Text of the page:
Edmond Bruce was best known for his inventions of the rhombic antenna and Bruce Array. He was born on September 28, 1899 in St. Louis. Bruce left high school in 1917 to join the US Navy, where he eventually served as chief radio electrician in the transatlantic communication service.
After leaving the Navy in 1919, Bruce went on to attend George Washington University, where he remained for only one year. He left George Washington to attend the Massachusetts Institute of Technology. Between 1921 and 1923, Bruce worked at the Clapp-Eastham Company while pursuing his studies. He graduated from MIT in 1924 with a bachelor's degree in electrical communication.
Bruce joined the Western Electric Company in 1924, and joined Bell Telephone Laboratories one year later as a research engineer. During his career at Bell Labs, Bruce worked to develop radio receivers, directional antennas, and field strength measuring equipment. In 1931, he invented the rhombic antenna with Harald Friis. This device is a broadband directional antenna used mostly in high-frequency or shortwave ranges. That same year Karl Jansky, an American physicist and radio engineer, used the Bruce Array, another directional antenna that Bruce developed,in his early radio astronomy experiments. Bruce's pioneering work with the development of directive antennas earned him the 1932 Morris N. Liebmann Memorial Award and the Franklin Institute's 1935 Longstreth Award.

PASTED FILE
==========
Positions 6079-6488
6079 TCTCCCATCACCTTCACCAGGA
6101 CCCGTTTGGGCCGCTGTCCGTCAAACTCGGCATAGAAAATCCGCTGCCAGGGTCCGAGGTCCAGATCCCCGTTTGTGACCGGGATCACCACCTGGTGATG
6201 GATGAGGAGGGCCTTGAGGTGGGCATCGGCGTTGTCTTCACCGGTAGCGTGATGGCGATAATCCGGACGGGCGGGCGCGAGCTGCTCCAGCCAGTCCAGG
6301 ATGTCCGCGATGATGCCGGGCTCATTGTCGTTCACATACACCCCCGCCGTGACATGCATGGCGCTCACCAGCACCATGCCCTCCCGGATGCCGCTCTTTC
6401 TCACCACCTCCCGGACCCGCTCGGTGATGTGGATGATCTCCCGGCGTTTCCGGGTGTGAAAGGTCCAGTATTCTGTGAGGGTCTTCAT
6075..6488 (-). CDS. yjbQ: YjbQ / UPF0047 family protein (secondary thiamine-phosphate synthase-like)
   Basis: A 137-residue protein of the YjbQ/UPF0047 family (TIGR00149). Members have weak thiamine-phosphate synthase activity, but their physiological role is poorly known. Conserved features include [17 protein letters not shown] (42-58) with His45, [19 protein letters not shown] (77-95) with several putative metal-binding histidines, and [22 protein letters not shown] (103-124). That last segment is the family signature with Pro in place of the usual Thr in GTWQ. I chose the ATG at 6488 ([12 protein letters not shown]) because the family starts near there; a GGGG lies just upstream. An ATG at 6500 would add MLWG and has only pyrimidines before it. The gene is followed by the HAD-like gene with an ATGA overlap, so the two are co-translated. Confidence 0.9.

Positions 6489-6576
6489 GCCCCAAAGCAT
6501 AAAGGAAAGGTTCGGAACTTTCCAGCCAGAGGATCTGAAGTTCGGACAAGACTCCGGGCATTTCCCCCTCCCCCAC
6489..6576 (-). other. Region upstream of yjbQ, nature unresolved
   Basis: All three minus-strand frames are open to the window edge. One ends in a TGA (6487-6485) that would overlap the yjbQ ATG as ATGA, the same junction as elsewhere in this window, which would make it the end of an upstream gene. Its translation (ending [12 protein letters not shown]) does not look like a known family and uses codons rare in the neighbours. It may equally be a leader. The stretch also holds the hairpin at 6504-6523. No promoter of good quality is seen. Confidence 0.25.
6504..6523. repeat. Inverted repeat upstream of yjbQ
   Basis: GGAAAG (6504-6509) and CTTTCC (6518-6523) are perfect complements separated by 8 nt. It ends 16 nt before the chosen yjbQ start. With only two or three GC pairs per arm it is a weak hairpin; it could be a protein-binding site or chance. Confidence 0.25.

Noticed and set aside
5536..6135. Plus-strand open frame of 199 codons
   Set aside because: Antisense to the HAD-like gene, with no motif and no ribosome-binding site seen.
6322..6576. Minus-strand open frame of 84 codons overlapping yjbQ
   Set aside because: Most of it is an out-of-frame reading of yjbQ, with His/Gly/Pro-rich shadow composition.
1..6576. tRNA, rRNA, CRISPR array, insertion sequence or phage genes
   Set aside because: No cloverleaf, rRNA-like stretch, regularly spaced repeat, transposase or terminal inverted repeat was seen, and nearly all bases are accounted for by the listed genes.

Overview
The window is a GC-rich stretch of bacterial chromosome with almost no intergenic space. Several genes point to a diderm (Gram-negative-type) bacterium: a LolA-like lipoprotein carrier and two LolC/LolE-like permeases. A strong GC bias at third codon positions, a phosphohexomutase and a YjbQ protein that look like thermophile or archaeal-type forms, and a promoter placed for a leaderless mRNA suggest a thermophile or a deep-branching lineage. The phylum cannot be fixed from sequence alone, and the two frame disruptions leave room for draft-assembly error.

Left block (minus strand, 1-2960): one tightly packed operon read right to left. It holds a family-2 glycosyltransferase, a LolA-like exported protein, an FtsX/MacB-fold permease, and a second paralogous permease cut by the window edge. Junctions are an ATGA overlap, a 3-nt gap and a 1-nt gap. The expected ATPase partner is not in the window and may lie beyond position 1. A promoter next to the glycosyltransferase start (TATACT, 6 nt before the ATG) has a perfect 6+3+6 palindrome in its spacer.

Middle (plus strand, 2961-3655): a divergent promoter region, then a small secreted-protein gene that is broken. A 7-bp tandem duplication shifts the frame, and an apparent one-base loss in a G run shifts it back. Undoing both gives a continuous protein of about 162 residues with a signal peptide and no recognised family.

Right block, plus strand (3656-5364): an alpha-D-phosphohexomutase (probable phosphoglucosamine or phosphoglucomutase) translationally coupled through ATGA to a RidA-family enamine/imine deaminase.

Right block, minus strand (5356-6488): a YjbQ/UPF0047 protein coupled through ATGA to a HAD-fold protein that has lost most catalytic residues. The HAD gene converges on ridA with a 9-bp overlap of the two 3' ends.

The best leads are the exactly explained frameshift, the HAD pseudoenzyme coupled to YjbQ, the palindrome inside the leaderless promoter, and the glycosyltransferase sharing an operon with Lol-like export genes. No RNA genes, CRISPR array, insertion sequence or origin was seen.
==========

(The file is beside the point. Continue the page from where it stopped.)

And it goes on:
Bruce died on November 28, 1973.